Skip to content

Family

Welcome Home

With our Toyota Venza tightly packed with luggage, boxes of organic produce from a recent co-op order, a power saw, and a myriad of tools, we prepared for an early morning departure. Our kids, recently back    from living abroad, had returned to their home. Six years of renters had taken its toll and their house needed some TLC. Happy to answer their call for assistance in preparing their place to feel like home again, we began our three-day trek from South Texas to Northern Virginia.

It was nice of them to choose my favorite season to move back to the States! The leaves, just beginning their remarkable transformation, already flaunted dazzling shades of golds, oranges, and crimson. Our lackluster South Texas autumns couldn’t compete with this show of brilliant colors, still two weeks from its peak performance. Stuck in the car for hours and hours each day, uninterrupted by the distractions of daily living, I had hoped to get a lot of writing done. But the beauty of the drive hijacked my attention for much of the drive.

As we pulled up to their house, four kids, squealing with delight, madly dashed out the front door. They practically knocked us down as we got out of the car. What a nice feeling to be greeted with such gusto! I found myself wondering if that nice feeling may wane just a little after ten days together with five kids, four adults, and a dog under one roof.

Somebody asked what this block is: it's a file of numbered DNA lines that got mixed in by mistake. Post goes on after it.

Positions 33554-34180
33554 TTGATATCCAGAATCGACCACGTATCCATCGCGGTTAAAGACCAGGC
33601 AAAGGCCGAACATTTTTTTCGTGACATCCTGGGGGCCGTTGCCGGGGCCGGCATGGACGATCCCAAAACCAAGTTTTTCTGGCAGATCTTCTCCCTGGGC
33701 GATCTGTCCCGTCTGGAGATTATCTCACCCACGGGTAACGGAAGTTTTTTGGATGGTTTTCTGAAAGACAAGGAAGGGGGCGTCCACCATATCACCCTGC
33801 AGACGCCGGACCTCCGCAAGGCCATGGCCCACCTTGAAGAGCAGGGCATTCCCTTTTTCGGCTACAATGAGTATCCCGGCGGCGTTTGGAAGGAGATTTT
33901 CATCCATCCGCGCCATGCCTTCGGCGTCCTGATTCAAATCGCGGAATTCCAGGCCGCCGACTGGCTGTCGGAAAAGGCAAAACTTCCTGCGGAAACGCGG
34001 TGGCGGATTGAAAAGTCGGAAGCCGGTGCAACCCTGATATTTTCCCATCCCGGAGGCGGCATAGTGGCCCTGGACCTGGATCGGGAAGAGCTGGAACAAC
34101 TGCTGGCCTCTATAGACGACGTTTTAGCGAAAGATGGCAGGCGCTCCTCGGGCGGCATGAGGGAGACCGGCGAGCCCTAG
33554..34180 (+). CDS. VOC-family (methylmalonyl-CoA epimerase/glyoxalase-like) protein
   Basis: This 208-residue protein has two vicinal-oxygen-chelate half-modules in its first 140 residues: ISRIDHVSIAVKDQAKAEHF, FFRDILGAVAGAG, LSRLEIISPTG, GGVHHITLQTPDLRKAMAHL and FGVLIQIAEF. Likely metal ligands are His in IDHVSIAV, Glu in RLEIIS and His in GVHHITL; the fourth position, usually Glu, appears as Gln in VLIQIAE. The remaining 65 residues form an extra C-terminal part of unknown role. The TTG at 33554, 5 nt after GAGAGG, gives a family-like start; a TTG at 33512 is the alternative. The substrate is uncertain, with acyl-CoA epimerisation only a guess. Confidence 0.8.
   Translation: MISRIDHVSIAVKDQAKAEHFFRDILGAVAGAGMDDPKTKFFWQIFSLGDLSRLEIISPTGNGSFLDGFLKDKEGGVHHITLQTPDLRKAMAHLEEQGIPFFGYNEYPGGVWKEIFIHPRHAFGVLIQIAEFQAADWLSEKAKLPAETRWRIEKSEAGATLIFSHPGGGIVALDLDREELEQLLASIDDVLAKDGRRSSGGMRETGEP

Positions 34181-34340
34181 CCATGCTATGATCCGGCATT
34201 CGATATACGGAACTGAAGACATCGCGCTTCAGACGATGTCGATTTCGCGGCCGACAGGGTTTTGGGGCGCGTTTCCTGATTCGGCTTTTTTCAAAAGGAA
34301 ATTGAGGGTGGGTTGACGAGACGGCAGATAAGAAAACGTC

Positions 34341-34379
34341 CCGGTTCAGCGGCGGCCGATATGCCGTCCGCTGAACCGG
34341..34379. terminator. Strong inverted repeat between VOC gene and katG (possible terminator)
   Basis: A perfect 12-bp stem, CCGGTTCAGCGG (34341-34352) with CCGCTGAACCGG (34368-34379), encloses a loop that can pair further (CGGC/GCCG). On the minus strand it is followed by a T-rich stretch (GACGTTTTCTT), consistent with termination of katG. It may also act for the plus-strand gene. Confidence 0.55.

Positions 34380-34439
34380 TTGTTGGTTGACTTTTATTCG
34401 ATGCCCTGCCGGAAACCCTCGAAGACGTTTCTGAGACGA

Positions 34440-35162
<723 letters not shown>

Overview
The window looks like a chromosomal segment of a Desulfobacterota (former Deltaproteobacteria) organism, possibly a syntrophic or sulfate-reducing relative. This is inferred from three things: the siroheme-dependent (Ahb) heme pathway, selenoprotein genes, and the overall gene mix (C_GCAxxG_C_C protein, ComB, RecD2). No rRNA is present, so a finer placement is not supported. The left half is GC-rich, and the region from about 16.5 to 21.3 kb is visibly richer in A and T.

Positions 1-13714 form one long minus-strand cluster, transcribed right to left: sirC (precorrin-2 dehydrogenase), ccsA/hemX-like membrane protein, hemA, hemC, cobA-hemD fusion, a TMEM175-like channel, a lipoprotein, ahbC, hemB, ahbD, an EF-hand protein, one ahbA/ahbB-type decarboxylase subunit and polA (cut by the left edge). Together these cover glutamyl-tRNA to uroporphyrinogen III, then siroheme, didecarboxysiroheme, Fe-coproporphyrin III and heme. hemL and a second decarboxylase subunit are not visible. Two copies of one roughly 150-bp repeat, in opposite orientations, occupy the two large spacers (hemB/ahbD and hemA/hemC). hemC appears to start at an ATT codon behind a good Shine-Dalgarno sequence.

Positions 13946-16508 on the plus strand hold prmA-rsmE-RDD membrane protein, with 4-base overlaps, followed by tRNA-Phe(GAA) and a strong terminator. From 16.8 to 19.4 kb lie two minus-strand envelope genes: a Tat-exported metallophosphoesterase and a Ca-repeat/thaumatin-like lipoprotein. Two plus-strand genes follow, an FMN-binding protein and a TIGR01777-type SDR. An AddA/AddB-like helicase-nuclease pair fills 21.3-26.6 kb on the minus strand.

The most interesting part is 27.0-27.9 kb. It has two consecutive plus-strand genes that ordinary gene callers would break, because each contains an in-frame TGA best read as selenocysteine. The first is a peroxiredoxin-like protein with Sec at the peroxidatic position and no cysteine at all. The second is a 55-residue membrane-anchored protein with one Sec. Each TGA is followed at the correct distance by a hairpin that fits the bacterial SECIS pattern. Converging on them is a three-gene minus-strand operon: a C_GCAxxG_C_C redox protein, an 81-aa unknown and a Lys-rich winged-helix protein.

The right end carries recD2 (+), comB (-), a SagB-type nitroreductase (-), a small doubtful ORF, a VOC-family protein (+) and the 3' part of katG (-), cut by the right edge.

Nope, don’t think about it! Just decide now to lower idealistic expectations of that perfect week where all continually find delight in the presence of the other.

Living in China and Colombia had been an adventure for our daughter’s family. It’s remarkable how quickly deep bonds develop in relationships among temporarily displaced expats. Employed in their own countries’ foreign services, families, homesick and eager for connections, instantly gravitate toward each other. We had experienced this same phenomenon during our years in Vienna, Austria. Our grandkids, sorely missing their friends, spent time every day video chatting. The ability to just click a key on the computer and communicate face to face anywhere in the world still blows my mind.

As our kids prepared for this exciting adventure in foreign lands, there was no way of knowing how the next six years would forever impact their family.